Another blog post that won’t make any money
It’s been a strange and daunting decade for print journalism — it’s now an even stranger time for web journalism. We’ve become accustomed to reading headlines like BuzzFeed’s recent $19 million fund raising, followed by news of buyouts for veterans at the New York Times. This kind of zero sum flow of media resources from print old guard to the young online folks has started to feel inevitable — it’s not even clear that media reporters still care about the NYT.
All of this would be more comforting if the media business were headed to some cushy new world. Evangelists have long held up the web as the savior of the news business, the future of TV and the ideal for the self-expression business. They could be right. But all that digital triumphalism ignores web media’s basic economic dilemma: we’re simply producing far too much of it than is economically justified.
The dirty secret about the web media business is that there’s a massive oversupply problem. Everyday, content creators are producing more journalism, more think-pieces, more interactive graphics, more photo galleries, more tweets, more slideshows, more videos, more GIFs, and more deviously socially-optimized Corgi listicles. All of that is being distributed via more channels on more devices. This creates more supply for display ads, web media’s favorite and still growing revenue generator. All that supply, however, drags down ad prices.
In a November report titled “The Share of Time Versus the Share of Ad Spend Fallacy” Bernstein Research’s Todd Juenger laid out this conundrum. The share of time we spend online has increased by nearly 40 percent in the last 3 years. Meanwhile ads, measured in the CPMs, or the cost of a thousand views, are getting cheaper. Here’s Juenger:
Internet publishers (including social media services) continue to add inventory faster than marketers can use it. Every time Facebook introduces some new form of advertising unit, it adds billions of new impressions of supply. Unless ad demand keeps up with supply, CPMs will fall even further
Things are even worse when you factor in the booming mobile web. Jason Del Rey reported last year that mobile traffic is soaring for online publishers, while mobile ads are being sold for a fraction of the price of typical online ads. This is all, as Frederic Filloux put it, “economically absurd: in a ‘normal’ world, when audiences rise, advertising reaches more people and, as a result, rates rise.” Juenger puts it this way: web ad dollars are simply “a function of marketer demand”, not the amount of time we spend on the web.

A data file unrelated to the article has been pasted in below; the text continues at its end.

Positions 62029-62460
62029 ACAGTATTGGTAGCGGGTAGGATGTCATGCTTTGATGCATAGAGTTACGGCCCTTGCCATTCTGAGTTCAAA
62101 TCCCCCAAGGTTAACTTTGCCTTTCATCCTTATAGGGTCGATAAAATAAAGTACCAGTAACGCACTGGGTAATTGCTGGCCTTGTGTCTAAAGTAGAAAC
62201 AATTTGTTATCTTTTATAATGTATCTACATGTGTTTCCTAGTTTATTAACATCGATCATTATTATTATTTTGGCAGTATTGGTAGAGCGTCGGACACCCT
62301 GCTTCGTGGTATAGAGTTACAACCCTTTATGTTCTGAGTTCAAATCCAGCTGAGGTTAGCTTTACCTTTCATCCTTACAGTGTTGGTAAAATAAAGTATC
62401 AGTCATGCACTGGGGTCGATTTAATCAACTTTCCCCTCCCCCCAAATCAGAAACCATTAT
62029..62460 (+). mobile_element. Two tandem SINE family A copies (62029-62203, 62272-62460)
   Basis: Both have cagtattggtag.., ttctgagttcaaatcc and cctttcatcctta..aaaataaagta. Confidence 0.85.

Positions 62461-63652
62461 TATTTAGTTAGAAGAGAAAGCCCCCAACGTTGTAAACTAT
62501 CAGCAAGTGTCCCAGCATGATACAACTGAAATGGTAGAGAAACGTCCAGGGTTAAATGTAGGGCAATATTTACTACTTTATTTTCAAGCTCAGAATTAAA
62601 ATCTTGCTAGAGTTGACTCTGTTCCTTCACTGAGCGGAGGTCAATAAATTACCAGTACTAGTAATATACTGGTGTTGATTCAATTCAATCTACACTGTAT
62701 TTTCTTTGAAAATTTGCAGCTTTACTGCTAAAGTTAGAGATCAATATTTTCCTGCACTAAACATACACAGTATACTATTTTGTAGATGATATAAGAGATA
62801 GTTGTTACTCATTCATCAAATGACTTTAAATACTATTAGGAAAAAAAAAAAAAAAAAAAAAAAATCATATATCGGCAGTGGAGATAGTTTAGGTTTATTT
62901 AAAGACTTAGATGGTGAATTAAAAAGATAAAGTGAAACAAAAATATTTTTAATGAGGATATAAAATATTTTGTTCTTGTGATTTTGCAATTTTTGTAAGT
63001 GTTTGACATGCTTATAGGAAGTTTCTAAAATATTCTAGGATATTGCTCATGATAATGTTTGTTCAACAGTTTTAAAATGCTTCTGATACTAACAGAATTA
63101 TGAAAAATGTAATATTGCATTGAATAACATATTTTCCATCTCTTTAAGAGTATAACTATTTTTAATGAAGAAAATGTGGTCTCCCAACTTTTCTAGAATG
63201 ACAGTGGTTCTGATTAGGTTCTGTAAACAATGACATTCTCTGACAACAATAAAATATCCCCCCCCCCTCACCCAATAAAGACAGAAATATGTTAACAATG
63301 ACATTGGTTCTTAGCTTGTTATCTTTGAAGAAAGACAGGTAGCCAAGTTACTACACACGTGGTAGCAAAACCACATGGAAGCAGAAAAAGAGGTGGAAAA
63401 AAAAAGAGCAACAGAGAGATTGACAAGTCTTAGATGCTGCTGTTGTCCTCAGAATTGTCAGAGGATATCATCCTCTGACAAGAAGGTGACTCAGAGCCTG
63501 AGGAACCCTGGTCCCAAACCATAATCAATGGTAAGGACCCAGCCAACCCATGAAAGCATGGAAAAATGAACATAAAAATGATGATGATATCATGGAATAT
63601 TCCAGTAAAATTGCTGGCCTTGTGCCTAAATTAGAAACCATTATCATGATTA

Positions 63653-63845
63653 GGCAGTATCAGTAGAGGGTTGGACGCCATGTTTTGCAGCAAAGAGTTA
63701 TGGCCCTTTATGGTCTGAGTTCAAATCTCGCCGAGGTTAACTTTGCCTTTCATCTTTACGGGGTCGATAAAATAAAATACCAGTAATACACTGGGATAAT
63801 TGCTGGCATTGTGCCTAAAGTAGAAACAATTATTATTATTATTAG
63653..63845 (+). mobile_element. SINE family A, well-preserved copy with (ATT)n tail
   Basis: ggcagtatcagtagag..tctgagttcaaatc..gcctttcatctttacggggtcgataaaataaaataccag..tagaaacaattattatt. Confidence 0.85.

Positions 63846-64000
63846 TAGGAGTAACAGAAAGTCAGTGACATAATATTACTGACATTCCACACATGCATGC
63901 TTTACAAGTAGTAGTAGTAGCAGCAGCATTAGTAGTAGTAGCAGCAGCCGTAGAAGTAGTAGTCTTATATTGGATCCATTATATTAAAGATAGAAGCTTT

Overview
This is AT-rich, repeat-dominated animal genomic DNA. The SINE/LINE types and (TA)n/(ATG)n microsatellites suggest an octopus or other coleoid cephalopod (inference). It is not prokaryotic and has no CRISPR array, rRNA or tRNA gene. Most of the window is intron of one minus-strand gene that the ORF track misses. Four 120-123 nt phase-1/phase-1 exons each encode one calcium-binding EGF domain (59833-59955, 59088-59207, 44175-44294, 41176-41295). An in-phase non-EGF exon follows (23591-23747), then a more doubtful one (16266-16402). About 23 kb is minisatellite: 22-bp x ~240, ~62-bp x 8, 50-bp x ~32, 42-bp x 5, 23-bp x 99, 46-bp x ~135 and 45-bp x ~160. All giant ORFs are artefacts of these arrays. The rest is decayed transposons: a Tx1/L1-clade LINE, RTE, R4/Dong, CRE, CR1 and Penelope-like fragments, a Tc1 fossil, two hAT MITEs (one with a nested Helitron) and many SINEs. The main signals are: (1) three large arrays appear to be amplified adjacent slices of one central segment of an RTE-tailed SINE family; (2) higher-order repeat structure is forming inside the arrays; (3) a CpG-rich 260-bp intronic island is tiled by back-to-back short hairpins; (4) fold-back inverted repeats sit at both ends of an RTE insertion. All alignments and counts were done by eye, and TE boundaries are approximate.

How is the media business dealing with this supply problem? There are a few newish approaches. You can, as BuzzFeed is trying to do, build ads that people actually seem to like — which, as Tom Gara wrote, makes it a bit of a “people-heavy, old school” business. BuzzFeed’s strategy is a bit like the so-called native-ads that recently got the Atlantic in trouble running a glowing op-ed about Scientology.
Or you could mimic the structure of Facebook, Tumblr and Twitter and change the elemental unit of publishing from pages to streams, as Anil Dash has suggested. Ads, in this case, appear on streams of content, rather than on static web pages. (Reuters is maybe, possibly trying something similar, perhaps coming soon). Then, of course, you could simply charge people to see your content. This has worked better than anyone expected for the New York Times, where subscription revenue, including print, is now higher than ad revenue.
None of these seem particularly likely to solve the core problem that a wide swath of media — journalism included — is becoming less and less valuable as the Internet gets bigger. (Gawker’s move to blend its content with an e-commerce platform, where posts are a delivery system for links to products, seems like it could help reverse this. With the help of this “commerce journalism” revenue, Gawker’s collection of sites is reportedly surging).
But if you’re working in media now you shouldn’t be worried about getting your website to hit 20 or 30 million uniques — if ad rates continue to fall, even websites of that size may not be economically viable. Instead, media companies should be doing everything they can can to improve the economic value of their work (which may not mean more pageviews).
For those of us actually working in web journalism, this adds yet on another layer of existential angst. Journalists certainly shouldn’t spend their time worrying about how to make their articles more attractive to advertisers.
Falling online ad rates, at least, in theory, have an upside: all of this could mean that traffic for traffic’s sake isn’t a particularly good way to build a successful online media company. (Though it probably won’t mean, as Will Leitch put it, the end of “the tyranny of stupid popular things”). More isn’t really more anymore; churning out another slideshow certainly won’t help.